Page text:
One of the Sunflower State’s best-kept secrets is its amazing bounty of prime fishing water. You can cast in 24 large reservoirs, 40 fishing lakes, more than 200 community lakes, 10,000 miles of streams and more than 150,000 farm ponds. Through hard work and persistence in its stocking and public access programs, the Kansas Department of Wildlife and Parks has made it possible to take home full stringers and fond fishing memories from lakes across the state.
Kansas boasts a surprising variety of fish. Catfish, largemouth bass, walleye, crappie and other panfish are the state’s best-known fish. However, several of the larger reservoirs harbor sizable walleye, smallmouth bass, saugers, saugeye and striped bass as well as hard-fighting wipers (a striped bass/white bass hybrid).
Milford Lake earns its distinction as the “Fishing Capital of Kansas” (five miles north of Junction City). In addition to lunker smallmouths, the 16,000-acre prairie lake, with 160 miles of shoreline, is a hot spot for walleye, largemouth and white bass, crappie and catfish. On the far side of the dam, the tranquil and frequently stocked Gathering Pond features easy access for youth and novice anglers via jetties and piers.
In northwestern Kansas, 2,300-acre Keith Sebelius Lake (five miles west of Norton) is renowned for wipers. Wiper and white bass also thrive at Cedar Bluff Lake (20 miles southeast of WaKeeney). Anglers can cast for walleye and bass at Webster Lake (eight miles west of Stockton).
A curvy shoreline at Clark State Fishing Lake in southwestern Kansas provides plenty of coves and shady cover (39 miles southeast of Dodge City). The protected waters harbor healthy populations of white and largemouth bass, walleye, channel catfish and panfish.
El Dorado Lake offers great largemouth bass fishing in standing timber (20 miles northeast of Wichita). Along the dam, cast for walleye in late spring at Cheney Lake (20 miles west of Wichita). The 9,500-acre reservoir is also known for channel catfish, white bass, crappie, wipers and walleye. The panfish are always biting at Big Hill Lake in a heavily wooded southeastern Kansas valley (16 miles northeast of Independence).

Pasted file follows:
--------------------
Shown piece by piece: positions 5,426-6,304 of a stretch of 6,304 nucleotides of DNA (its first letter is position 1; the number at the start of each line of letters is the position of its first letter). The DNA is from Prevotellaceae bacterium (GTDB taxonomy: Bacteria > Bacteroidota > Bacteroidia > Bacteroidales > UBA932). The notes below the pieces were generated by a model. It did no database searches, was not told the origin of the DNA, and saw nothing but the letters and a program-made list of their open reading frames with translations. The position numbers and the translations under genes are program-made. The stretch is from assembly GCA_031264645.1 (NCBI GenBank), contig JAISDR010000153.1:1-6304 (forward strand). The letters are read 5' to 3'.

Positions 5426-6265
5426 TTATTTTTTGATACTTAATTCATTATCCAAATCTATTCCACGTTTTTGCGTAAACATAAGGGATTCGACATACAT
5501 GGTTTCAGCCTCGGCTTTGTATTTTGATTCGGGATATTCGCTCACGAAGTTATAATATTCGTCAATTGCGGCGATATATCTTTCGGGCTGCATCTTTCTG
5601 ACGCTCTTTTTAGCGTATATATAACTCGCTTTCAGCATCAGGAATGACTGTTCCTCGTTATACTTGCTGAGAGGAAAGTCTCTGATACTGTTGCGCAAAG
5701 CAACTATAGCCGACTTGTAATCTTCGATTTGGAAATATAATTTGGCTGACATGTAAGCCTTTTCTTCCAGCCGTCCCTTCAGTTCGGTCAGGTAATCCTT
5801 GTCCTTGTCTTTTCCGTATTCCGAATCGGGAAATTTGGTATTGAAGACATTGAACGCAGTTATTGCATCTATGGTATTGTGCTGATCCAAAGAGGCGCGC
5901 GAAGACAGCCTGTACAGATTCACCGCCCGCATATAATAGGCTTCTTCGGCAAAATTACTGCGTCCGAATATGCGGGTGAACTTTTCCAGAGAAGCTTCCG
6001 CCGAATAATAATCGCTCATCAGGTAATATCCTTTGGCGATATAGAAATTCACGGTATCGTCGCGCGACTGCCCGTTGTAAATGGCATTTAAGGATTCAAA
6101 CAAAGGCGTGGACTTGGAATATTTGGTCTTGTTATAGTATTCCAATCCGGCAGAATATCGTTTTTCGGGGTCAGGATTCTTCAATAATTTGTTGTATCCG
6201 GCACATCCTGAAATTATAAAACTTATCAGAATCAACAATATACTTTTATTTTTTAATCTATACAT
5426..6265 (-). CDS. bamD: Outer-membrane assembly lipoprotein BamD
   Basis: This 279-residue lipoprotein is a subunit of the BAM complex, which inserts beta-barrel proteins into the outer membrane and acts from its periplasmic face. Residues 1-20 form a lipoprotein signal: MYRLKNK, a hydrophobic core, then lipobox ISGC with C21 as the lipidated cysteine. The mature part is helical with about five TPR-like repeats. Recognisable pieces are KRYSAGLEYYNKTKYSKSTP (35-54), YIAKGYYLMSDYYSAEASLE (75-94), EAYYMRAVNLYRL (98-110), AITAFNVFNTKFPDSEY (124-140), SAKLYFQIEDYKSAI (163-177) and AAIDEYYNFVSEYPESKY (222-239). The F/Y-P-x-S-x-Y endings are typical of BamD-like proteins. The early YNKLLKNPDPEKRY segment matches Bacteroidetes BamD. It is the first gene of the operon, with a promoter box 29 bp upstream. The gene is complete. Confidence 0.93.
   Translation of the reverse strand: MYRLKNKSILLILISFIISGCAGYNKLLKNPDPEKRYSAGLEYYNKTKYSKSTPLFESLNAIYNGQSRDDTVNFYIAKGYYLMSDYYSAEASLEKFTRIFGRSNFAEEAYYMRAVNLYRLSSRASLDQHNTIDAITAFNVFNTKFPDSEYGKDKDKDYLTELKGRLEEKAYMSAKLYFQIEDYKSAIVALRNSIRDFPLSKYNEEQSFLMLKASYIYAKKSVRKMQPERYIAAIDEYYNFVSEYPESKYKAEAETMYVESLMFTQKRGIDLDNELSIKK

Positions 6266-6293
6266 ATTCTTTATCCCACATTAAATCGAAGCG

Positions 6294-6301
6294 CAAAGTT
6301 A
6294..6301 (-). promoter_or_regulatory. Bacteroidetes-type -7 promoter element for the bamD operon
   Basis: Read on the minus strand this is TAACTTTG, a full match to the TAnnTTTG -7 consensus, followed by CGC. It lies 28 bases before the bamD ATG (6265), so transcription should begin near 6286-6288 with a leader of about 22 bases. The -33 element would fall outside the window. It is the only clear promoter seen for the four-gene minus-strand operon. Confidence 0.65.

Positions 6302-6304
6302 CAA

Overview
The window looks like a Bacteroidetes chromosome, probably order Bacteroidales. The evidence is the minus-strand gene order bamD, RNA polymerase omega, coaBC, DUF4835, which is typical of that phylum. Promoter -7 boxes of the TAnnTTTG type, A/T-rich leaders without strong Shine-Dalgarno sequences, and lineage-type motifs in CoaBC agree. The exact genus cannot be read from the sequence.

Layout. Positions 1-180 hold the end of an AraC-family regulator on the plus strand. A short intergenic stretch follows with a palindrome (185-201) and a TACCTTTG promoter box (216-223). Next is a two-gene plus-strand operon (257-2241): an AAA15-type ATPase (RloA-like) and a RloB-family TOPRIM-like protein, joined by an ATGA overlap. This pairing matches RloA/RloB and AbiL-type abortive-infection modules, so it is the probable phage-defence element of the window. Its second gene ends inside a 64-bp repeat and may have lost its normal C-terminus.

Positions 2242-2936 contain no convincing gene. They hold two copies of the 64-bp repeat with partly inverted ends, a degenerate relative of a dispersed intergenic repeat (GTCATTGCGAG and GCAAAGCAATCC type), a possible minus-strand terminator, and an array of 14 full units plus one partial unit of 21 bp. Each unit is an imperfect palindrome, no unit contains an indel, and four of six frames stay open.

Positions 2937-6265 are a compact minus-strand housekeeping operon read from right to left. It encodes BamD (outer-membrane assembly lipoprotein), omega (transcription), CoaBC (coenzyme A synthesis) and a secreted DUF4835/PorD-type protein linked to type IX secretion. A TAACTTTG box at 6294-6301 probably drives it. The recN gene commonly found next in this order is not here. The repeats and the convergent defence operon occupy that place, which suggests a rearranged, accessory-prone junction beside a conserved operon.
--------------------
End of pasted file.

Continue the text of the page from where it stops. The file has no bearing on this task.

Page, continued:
Lesser-known fishing gems scatter the state, such as the Mined Land Wildlife Area in Pittsburg. The area features more than 200 long-abandoned, water-filled coal mining strip pits that carve thousands of acres of once-productive farmland into a corduroy of trenches. With shores now deeply shaded by often-dense woodlands, the pits provide abundant bass, catfish and crappie fishing. They’re even stocked with trout in winter.
Urban Fishing Program
The Kansas Department of Wildlife and Parks has made it possible for city anglers to fill stringers. In all, the department frequently stocks 77 lakes and ponds in or near Wichita, Kansas City, Topeka and other larger communities. You can count on plenty of fish in those waters from April through September.
Access to thousands of private fishing hot spots is available through the Kansas Department of Wildlife and Park’s Fishing Impoundments and Stream Habitats (F.I.S.H.) program. F.I.S.H. works by leasing fishing rights to ponds and streams on farms and ranches. The ponds reliably produce heavy stringers of sunfish, catfish and other keepers for the frying pan. And, Kansas anglers continue to net record fish from the state’s more than 150,000 farm ponds. Anglers don’t even need to contact participating landowners before making their first cast. However, anglers are required to respect the land and follow all Kansas fishing regulations.
For information: Kansas Department of Wildlife and Parks (620) 672-5911; kdwp.state.ks.us